Construction Industry Adds 33,000 Jobs in February

The construction industry added 33,000 jobs in February even as the industry’s unemployment rate was 21.8 percent, more than twice the national average, according to an analysis of new federal employment data released today by the Associated General Contractors of America. As welcome as the new figures are, association officials cautioned that it was too early to tell whether the industry is improving or simply benefitting from the more favorable weather in February compared to the previous month.

Ken Simonson, the association’s chief economist, cautioned that despite experiencing the single largest monthly gain in construction employment since March 2007, construction employment is still down by over 2.2 million from the industry’s April 2006 peak, a nearly 30 percent decline. At that time over 7.7 million people worked in construction nationwide, while the industry now employs only 5.5 million people.

The construction economist noted that both residential and nonresidential construction sectors added jobs in February. The largest gains came from the nonresidential specialty trade sector, which added 16,700 jobs during the month. Residential specialty trade contractors added another 11,000 jobs in February. The only segment of the construction industry to shed jobs in February was nonresidential building, which lost 2,000 jobs.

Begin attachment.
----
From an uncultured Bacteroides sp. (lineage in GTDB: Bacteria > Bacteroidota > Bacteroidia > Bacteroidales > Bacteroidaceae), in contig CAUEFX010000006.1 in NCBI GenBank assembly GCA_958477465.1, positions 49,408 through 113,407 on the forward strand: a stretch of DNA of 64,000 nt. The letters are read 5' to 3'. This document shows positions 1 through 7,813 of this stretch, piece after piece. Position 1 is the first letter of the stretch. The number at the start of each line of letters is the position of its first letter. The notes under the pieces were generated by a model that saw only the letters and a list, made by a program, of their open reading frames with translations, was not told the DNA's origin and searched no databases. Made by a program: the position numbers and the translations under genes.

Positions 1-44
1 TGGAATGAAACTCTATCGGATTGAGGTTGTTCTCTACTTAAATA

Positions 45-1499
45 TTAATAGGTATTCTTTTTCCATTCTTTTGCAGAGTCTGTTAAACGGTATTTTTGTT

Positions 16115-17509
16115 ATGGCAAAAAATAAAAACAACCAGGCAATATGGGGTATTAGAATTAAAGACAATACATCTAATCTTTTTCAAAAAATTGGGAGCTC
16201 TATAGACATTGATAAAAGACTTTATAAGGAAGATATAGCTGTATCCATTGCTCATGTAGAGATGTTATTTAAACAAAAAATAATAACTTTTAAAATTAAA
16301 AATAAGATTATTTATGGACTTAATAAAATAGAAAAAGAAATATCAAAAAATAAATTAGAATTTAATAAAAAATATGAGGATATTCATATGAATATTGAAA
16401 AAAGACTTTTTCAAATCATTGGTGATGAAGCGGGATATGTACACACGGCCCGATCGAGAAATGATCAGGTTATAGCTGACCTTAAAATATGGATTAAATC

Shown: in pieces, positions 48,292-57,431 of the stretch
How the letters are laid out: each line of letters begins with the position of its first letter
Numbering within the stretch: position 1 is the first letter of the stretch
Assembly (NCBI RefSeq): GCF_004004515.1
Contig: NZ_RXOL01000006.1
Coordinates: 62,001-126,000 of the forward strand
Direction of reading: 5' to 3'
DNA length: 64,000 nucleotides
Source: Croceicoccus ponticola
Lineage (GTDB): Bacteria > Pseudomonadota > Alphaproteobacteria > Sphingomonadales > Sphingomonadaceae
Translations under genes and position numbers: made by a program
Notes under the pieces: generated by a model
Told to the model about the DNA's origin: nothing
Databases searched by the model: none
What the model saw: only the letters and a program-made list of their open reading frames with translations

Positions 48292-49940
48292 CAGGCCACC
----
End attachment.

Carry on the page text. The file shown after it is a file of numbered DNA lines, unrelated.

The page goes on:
Association officials said that construction employment is likely to post modest gains at best through much of 2011 as stimulus funds dry up and private demand for construction recovers slowly. They added that continued uncertainty about the size and extent of federal budget cuts, combined with repeated delays in enacting multi-year infrastructure investment and repair programs, would make it hard for many construction firms to add jobs.

Jobs finally join the burgeoning economy

In the past couple of months the economy has been moving from a mixed-bag of news to primarily positive reports. The millstone has always been continued deterioration in the job market.
   Finally, with today’s announcement, the job market seems to be showing signs of a turnaround. According to a report, in November, the unemployment rate showed the largest decline in more than three years. Only 11,000 jobs were lost in November. Experts were expecting 125,000. September and October job losses were also adjusted down, resulting in a three-month positive trend.
   This comes on the heels of the most-recent Architecture Billings Index, as reported in the November issue of CBP’s E-Newsletter. The October index of 46.1 was the highest mark since August 2008 and a notable increase from the 43.1 September number. The new-projects inquiry score remained strongly in the growth category at 58.5.
   We all know that the job market is still rather lousy and the Architecture Billings Index, though improving, is still showing a declining market. But, as we reach the end of a very difficult year, it’s encouraging to see these key numbers heading north instead of south.—Gary L. Parr